Among defensemen age 27 or under, I think Jones has the best combination of two-way play, dynamic skill and ceiling to grow. Any team would be ecstatic to have him as a building block.
Honourable Mentions: Elias Pettersson, Mark Scheifele, Filip Forsberg, Sebastian Aho, Mitch Marner, Brayden Point, Johnny Gaudreau, Jonathan Huberdeau, Jake Guentzel, Kyle Connor, Miko Rantanen, Nikolai Ehlers, Patrick Laine, Williams Nylander, Dylan Larkin, Aaron Ekblad, Cale Makar, Zach Werenski, Thomas Chabot, Morgan Rielly, Dougie Hamilton, Rasmus Dahlin, Ivan Proverov, Jordan Binnington, John GIbson, Ilya Samsonov, Carter Hart, Matt Murray, Joonas Korpisalo
I’m just going to start this off by saying that this season didn’t end the way I was hoping for, but I’m also not completely surprised how everything turned out. Regardless, it’s time to break down exactly what went wrong for the Patriots leading up to their Wild Card loss to the Tennessee Titans.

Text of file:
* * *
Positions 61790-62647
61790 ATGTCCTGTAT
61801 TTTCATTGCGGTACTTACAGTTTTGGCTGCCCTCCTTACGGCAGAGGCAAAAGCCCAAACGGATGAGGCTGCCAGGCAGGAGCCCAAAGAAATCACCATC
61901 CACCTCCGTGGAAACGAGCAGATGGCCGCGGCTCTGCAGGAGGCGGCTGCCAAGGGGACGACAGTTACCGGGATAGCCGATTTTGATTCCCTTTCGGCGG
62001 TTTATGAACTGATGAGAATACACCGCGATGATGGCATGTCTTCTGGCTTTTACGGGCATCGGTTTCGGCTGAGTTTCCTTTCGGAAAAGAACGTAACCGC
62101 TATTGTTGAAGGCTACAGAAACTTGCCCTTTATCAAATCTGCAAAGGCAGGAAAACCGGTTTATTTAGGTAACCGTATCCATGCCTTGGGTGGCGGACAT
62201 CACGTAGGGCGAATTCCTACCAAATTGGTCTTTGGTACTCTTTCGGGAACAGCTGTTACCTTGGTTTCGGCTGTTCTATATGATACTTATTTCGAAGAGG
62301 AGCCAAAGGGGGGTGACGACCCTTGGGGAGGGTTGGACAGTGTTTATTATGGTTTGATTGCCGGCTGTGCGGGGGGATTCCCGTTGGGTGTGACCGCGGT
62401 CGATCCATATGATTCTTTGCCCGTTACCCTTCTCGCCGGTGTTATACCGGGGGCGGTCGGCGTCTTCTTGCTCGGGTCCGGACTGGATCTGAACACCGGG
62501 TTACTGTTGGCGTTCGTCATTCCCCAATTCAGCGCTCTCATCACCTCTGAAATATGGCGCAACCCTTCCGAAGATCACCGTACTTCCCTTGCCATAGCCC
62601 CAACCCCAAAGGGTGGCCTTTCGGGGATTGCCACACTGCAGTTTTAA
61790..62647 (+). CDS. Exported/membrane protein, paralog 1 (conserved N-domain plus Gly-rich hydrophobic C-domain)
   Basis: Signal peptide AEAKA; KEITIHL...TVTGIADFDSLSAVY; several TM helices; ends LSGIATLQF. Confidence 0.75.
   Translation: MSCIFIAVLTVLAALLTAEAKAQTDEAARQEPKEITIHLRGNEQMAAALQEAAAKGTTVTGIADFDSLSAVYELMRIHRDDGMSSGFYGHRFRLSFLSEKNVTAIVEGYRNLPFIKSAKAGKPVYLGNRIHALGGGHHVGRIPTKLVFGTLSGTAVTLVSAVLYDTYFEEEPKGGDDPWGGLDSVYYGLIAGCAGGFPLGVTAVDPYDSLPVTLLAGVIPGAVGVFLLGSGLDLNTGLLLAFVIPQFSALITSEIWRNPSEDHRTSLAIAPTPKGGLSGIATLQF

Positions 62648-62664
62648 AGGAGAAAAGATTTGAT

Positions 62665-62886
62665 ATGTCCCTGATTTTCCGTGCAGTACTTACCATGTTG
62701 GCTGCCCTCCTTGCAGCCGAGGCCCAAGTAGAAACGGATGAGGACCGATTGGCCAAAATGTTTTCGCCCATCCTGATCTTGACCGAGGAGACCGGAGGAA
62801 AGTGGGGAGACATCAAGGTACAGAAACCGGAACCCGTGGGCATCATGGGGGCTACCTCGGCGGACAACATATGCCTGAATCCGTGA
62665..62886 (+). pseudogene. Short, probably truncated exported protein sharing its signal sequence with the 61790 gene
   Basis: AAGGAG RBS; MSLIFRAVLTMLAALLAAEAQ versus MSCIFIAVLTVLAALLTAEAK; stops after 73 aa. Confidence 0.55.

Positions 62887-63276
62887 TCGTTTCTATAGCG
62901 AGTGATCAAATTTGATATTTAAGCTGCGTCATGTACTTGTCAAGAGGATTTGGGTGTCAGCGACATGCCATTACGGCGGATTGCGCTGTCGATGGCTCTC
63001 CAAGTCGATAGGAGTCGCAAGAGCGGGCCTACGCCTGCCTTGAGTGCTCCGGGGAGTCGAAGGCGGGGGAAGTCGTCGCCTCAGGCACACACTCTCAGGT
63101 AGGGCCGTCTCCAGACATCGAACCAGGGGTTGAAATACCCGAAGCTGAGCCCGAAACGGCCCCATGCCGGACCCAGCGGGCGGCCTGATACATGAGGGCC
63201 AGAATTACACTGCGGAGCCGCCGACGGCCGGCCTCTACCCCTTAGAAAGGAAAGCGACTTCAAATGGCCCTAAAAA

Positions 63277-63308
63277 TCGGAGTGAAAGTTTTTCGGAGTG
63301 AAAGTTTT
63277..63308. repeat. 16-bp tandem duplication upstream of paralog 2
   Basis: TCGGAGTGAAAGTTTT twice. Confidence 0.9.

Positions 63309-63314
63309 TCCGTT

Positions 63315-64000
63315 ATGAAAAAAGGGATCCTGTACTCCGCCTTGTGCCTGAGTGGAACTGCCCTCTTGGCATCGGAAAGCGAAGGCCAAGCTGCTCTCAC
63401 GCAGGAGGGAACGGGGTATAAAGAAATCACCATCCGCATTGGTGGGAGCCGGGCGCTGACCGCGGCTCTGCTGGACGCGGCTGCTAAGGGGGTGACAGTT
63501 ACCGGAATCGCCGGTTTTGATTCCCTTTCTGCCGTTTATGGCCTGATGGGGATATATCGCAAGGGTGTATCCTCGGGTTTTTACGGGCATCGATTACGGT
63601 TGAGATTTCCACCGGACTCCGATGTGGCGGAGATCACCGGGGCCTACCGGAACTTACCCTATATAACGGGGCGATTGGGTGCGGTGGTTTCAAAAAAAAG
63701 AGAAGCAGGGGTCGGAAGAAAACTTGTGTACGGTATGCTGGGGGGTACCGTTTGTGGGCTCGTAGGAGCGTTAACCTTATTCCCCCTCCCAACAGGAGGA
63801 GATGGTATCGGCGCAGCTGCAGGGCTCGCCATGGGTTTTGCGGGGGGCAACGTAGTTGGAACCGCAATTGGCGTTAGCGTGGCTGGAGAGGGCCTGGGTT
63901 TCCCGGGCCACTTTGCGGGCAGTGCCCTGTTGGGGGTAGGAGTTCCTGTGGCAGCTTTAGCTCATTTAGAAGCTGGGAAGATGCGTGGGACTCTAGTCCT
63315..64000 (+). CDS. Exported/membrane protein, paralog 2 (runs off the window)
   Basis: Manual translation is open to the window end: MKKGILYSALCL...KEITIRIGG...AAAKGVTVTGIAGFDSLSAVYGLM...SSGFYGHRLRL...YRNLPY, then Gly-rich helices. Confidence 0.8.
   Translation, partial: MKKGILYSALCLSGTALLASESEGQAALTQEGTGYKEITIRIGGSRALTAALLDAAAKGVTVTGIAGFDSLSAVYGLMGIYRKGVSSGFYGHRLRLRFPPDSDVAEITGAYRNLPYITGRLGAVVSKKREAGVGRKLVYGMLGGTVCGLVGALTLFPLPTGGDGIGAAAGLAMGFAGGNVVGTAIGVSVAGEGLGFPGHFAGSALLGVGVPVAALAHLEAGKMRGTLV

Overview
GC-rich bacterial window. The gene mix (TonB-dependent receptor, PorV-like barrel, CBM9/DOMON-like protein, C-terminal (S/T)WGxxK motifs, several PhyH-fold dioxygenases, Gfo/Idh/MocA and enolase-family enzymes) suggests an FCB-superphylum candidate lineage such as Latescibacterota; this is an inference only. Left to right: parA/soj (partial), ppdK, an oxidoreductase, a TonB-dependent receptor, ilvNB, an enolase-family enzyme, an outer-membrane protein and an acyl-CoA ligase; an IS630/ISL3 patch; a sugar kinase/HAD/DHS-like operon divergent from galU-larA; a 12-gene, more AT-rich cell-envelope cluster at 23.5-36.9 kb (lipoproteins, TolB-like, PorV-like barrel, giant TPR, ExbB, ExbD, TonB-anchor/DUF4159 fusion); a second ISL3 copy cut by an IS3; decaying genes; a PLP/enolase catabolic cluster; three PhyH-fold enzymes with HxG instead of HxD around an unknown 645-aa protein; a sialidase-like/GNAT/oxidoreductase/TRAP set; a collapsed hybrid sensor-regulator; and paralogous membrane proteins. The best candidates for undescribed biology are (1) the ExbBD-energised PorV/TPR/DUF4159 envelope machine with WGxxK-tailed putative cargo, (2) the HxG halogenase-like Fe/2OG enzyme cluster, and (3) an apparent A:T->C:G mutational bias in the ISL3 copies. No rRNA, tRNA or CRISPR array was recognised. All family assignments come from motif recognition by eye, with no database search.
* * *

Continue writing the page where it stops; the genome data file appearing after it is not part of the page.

It’s no secret that the offense had struggled through most of the season. Luckily, the defense was able to carry them to a 12-4 record and an AFC East title, but that still wasn’t enough to earn a first-round bye. It was the first time that the Patriots have had to play in Wild Card Weekend since the 2009 season, and unfortunately, it ended with the same result.
Well folks, it finally happened. The New England Patriots are back to being the New England Patriots that I know and love. Months of so-called “analysts” saying that this team isn’t good and that Tom Brady has fallen off a cliff, but the Patriots beat the Buffalo Bills to lock up the AFC East title for the 11th consecutive season.
I’ll admit, this season hasn’t felt as easy as the last 11, but I guess that’s what happens when you lose the best tight end to ever play football. Despite that, the Patriots started the year 8-0, and now have a 12-3 record heading into a Week 17 matchup against the Miami Dolphins.